The Foundation for Interwallet Operability is built on a key principle: for Bitcoin or other crypto assets to succeed, they must be as easy to use as possible. The protocol presents some intriguing possibilities, particularly for merchants and new users. CCN previously spoke to founder…
The Foundation for Interwallet Operability is built on a key principle: for Bitcoin or other crypto assets to succeed, they must be as easy to use as possible. The protocol presents some intriguing possibilities, particularly for merchants and new users. CCN previously spoke to founder David Gold, and we interviewed him again about their recent survey on crypto usability. The findings only compel Gold to work harder on his mission, for even those who’ve spent a significant amount of time in the crypto space find its usability far from perfect.
In fact, 60% of newer users failed to answer “very comfortable” when asked how they felt immediately after sending a crypto payment. The number of experienced users who feel “very comfortable” is just shy of the number who answered “cautiously optimistic.” It’s about 79% for users who’ve held crypto for less than three years.
FIO divided the data into two groups: people who’ve held crypto for over three years and people who haven’t. Primarily, the study focused on people who held crypto at some point in 2018 when Bitcoin was nearly ten years old. Almost three-quarters of respondents (73%) sent at least a few transactions throughout 2018.
Over two hundred people were polled. They were found via targeted advertising and other marketing techniques. The data gives a lot to unpack, and a lot to think about. Gold told CCN over the weekend:
“There are a lot of usability issues that have to be dramatically improved if crypto ever is going to achieve its potential of enabling the seamless movement of decentralized value and doing for the movement of value what the world wide web has done for the movement of information.”
Nearly 1 in 5 people polled had a problem that prevented the actual successful transaction of cryptocurrency. Around 6% reported that they had been victimized by a phishing or man-in-the-middle attack.
Man in the middle clipboard attacks are a common way to steal crypto these days. An attacker infects a machine and manipulates the clipboard to send to an address. Often the address appears similar.
FIO specifically prevents such an attack vector: users can generate payment requests, based on the wallet software instead of the blockchain itself, so the sender is confident that the funds are properly routed. Attackers may still figure out ways to game such a situation, but it will be far more difficult – especially in merchant-to-person transactions, which are a crucial focus for usability.
Almost twice the number of people who were victimized worried that they might have been. This reporter can attest that any time he doesn’t see an immediate notification by a wallet service, he fears that he has finally fallen victim to one of these attacks.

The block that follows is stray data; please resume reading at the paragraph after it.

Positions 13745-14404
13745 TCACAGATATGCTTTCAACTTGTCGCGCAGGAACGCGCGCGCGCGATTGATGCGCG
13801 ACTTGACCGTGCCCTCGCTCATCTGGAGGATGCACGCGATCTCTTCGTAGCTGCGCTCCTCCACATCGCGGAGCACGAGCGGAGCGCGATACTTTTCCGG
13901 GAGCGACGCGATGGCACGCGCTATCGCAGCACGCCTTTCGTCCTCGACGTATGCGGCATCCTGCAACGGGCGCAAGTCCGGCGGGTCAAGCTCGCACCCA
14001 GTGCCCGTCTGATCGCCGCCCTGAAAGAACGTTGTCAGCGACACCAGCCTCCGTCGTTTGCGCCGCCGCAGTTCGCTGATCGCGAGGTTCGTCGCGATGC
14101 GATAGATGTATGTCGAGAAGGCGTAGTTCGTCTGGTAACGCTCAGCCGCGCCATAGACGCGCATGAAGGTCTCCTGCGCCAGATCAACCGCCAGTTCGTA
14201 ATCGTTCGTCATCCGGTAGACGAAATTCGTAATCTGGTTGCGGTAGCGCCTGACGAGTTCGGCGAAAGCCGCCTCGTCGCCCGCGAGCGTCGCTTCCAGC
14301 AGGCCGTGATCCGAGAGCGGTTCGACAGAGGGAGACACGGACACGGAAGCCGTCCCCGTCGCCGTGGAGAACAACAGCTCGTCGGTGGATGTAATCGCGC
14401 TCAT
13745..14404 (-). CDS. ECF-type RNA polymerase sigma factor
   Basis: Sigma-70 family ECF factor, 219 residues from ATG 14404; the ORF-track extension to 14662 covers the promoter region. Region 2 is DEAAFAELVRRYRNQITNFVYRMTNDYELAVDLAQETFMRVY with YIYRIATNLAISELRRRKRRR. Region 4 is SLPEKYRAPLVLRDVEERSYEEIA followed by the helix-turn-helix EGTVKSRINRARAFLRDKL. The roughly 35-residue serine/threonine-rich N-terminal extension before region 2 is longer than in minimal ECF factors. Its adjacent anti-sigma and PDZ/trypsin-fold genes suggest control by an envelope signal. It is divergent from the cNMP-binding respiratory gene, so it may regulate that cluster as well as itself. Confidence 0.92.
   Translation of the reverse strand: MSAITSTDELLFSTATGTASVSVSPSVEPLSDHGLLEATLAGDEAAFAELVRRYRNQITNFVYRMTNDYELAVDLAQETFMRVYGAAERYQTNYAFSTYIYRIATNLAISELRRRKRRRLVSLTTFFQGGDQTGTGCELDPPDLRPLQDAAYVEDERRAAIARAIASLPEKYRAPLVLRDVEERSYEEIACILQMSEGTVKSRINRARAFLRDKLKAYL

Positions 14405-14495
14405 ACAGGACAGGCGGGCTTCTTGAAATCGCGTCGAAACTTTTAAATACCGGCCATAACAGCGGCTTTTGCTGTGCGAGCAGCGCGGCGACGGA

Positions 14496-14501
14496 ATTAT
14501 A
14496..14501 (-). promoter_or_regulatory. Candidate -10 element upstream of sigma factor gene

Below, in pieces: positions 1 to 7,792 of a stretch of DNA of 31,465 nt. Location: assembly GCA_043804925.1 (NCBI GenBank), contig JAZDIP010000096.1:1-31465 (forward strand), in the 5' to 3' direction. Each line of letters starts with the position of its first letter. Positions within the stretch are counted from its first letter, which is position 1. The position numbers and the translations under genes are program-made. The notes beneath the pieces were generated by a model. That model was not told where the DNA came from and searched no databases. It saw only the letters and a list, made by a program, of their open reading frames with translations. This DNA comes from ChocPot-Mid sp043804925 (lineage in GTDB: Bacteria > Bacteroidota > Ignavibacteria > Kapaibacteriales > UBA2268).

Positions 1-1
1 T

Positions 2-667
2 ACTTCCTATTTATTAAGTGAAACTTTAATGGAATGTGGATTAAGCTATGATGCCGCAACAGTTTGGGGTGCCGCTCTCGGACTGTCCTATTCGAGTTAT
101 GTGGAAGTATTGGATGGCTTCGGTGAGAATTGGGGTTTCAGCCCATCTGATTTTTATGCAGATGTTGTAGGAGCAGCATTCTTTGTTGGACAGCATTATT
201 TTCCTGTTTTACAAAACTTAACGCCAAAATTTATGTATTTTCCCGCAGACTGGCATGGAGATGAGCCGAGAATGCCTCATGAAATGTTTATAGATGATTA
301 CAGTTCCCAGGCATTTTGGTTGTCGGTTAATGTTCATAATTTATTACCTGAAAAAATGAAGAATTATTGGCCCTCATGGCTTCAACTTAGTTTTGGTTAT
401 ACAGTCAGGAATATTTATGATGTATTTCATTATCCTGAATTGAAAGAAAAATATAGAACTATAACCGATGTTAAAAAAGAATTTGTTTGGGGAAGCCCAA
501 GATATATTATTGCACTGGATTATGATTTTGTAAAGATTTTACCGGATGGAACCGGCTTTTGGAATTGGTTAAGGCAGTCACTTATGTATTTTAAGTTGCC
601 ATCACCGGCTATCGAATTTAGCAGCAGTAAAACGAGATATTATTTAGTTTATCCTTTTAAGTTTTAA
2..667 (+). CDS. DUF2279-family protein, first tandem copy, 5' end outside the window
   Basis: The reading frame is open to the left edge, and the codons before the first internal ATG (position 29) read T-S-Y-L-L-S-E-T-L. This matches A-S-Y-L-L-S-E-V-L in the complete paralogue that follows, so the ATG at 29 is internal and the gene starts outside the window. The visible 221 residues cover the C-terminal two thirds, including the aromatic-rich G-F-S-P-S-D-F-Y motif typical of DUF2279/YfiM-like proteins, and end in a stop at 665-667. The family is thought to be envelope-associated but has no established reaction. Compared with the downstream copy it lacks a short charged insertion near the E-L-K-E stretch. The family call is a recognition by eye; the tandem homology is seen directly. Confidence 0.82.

Notably, a manual trick for the current age is to verify the beginning, middle, and end of a typical address. It gets more difficult with longer addresses, such as those issued by Monero and other cryptonote protocols.
For some, the most damning result of the study will be the fact that only 11% of people who used crypto in 2018 did so more than once a week. The majority rarely used it at all.
For any alternative system to succeed, it should be easier than existing payment options. After all, it’s easier to send a PayPal transaction than to conduct a bank wire. All you need is someone’s e-mail address. Would PayPal be as successful if it were just as inconvenient as gathering bank details and processing them manually?
“If these things don’t get changed, people are not going to be buying coffee with crypto. It’s got to be actually better than sending fiat. It’s got to be easier, safer, and more comfortable than sending fiat. Because these are immutable transactions, right? You can’t call a bank and say, ‘Hey, put a stop payment on that.’ Or, ‘I didn’t charge that.'”
Fortunately, Gold doesn’t believe it’s necessarily up to the blockchain developers to create usability solutions. For one thing, a true maximalist vision would need to come true for that even to matter. If only Bitcoin or Ethereum achieve full ease-of-use, for example, it doesn’t mean much for the non-crypto world coming into crypto. Even solutions like Lightning Network use complex algorithmic payment information to process transactions. FIO works to provide plain English addressing instead.
“FIO works identically on every single blockchain. […] I’ve talked to Lightning people and they absolutely love FIO, because Lightning doesn’t have a way to solve the complicated address problem.”
That’s where FIO protocol shines: it doesn’t depend on changes by any particular blockchain, as opposed to solutions like ENS, which has some similar features. Instead, FIO solves the problems itself, at a wallet level. FIO strives to make transactions more secure and, put simply, easier.
The Foundation for Interwallet Operability counts several major wallets as members: Binance’s Trust Wallet, Coinomi, and Edge Wallet, as well as services like ShapeShift, all of whom are founding members of the FIO Foundation. We discuss the protocol in much greater detail in our interview with David Gold.
Last modified: January 10, 2020 3:09 PM UTC